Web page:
Erosion of sandbars (beaches) along the Colorado River in Grand Canyon was first reported in the early 1970s, approximately 10 years after completion of Glen Canyon Dam. Since then, scientific studies have been conducted to monitor changes in sandbars and changes in the amount of sand stored on the bed of the river. One of the outcomes of these studies has been the implementation of flow experiments intended to rebuild eroded sandbars, especially by the release of controlled floods, also called High Flow Experiments, or HFEs, from Glen Canyon Dam. The sediment and geomorphology projects at Grand Canyon Monitoring and Research Center include the collection and processing of data to provide information needed to conduct controlled floods and to evaluate the outcome of each controlled flood and the long-term effects of controlled floods and normal dam operations on sediment-related resources.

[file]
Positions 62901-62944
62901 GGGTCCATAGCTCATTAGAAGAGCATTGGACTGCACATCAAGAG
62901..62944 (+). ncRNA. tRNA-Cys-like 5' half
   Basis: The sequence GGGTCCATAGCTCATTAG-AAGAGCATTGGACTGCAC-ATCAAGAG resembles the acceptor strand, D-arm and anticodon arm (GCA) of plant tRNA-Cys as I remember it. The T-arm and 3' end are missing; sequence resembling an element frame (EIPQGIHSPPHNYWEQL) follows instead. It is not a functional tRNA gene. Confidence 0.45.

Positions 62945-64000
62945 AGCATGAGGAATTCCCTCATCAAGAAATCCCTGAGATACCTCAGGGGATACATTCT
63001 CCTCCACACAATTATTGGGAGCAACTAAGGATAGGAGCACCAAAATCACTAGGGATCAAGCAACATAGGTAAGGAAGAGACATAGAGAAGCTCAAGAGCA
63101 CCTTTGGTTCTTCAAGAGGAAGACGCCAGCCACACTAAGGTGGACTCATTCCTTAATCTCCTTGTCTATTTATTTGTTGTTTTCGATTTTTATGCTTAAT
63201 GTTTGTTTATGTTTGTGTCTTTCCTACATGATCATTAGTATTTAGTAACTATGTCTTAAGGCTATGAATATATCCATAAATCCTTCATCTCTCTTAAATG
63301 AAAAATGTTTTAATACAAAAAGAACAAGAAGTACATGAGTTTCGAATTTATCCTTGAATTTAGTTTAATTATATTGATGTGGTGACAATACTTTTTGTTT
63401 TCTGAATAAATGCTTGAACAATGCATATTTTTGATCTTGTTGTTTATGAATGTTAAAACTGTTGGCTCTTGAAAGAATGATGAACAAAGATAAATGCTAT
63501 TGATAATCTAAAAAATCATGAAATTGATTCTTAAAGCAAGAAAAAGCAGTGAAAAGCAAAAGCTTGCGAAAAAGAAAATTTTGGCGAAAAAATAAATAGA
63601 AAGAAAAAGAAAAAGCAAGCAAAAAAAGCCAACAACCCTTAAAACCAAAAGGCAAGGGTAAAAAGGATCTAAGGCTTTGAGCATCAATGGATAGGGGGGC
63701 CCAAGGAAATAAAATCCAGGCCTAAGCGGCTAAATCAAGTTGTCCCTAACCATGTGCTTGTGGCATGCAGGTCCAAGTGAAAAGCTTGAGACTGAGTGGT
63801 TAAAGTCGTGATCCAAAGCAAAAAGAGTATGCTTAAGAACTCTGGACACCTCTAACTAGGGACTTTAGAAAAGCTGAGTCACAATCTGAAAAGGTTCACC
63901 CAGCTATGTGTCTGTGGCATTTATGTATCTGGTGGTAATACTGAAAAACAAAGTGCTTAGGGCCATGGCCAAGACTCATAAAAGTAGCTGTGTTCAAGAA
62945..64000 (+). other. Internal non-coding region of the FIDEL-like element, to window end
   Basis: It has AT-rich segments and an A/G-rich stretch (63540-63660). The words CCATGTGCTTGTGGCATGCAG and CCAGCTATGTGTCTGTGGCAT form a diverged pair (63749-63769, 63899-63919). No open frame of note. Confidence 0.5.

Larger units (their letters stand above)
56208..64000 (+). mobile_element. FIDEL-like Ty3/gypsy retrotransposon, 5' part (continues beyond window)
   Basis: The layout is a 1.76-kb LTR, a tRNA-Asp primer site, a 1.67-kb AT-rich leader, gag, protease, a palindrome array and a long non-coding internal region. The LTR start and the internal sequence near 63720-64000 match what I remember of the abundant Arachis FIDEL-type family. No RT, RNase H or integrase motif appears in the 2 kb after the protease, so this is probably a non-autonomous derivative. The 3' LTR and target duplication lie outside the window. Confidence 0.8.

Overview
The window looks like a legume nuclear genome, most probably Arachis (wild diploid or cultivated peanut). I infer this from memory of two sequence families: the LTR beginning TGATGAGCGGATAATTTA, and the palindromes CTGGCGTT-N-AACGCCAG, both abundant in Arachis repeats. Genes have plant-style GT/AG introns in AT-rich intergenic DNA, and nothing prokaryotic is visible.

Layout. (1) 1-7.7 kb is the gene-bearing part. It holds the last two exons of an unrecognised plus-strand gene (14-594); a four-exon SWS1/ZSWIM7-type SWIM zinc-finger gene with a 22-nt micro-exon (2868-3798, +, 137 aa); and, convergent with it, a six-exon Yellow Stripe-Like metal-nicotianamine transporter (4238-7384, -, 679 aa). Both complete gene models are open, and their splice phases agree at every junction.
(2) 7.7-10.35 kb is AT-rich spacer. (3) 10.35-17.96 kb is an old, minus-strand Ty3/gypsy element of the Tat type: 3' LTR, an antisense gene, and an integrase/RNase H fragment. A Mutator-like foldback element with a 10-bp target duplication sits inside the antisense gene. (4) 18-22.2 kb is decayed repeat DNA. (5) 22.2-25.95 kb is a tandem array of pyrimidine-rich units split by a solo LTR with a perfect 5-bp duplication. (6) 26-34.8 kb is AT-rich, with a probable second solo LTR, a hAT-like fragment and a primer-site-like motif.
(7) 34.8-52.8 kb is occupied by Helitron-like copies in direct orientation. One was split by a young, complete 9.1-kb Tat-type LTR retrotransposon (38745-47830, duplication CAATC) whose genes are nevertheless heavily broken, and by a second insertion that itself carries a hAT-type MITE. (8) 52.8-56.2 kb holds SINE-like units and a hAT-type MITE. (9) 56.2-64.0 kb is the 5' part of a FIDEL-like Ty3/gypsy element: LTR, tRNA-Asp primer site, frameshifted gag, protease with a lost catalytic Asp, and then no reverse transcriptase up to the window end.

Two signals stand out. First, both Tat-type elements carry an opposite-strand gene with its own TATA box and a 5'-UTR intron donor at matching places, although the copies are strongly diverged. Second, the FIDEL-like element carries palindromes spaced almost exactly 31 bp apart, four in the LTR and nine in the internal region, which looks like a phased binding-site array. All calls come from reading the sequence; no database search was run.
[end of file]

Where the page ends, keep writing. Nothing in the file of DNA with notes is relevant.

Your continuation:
Beginning in 1998, recreational campsite area has also been measured on a subset of the sandbar monitoring sites. Campsite areas are defined as areas that are flat (less than 8 degree slope), smooth (not rocky), and clear of dense vegetation. Monitoring data show that vegetation expansion and sandbar erosion/deposition contribute to reductions in campsite area.
Increase and retain fine sediment volume, area, and distribution in the Glen, Marble, and Grand Canyon reaches above the elevation of the average base flow for ecological, cultural, and recreational purposes.
High elevation open riparian sediment deposits along the Colorado River in sufficient volume, area, and distribution so as to provide habitat to sustain native biota and desired ecosystem processes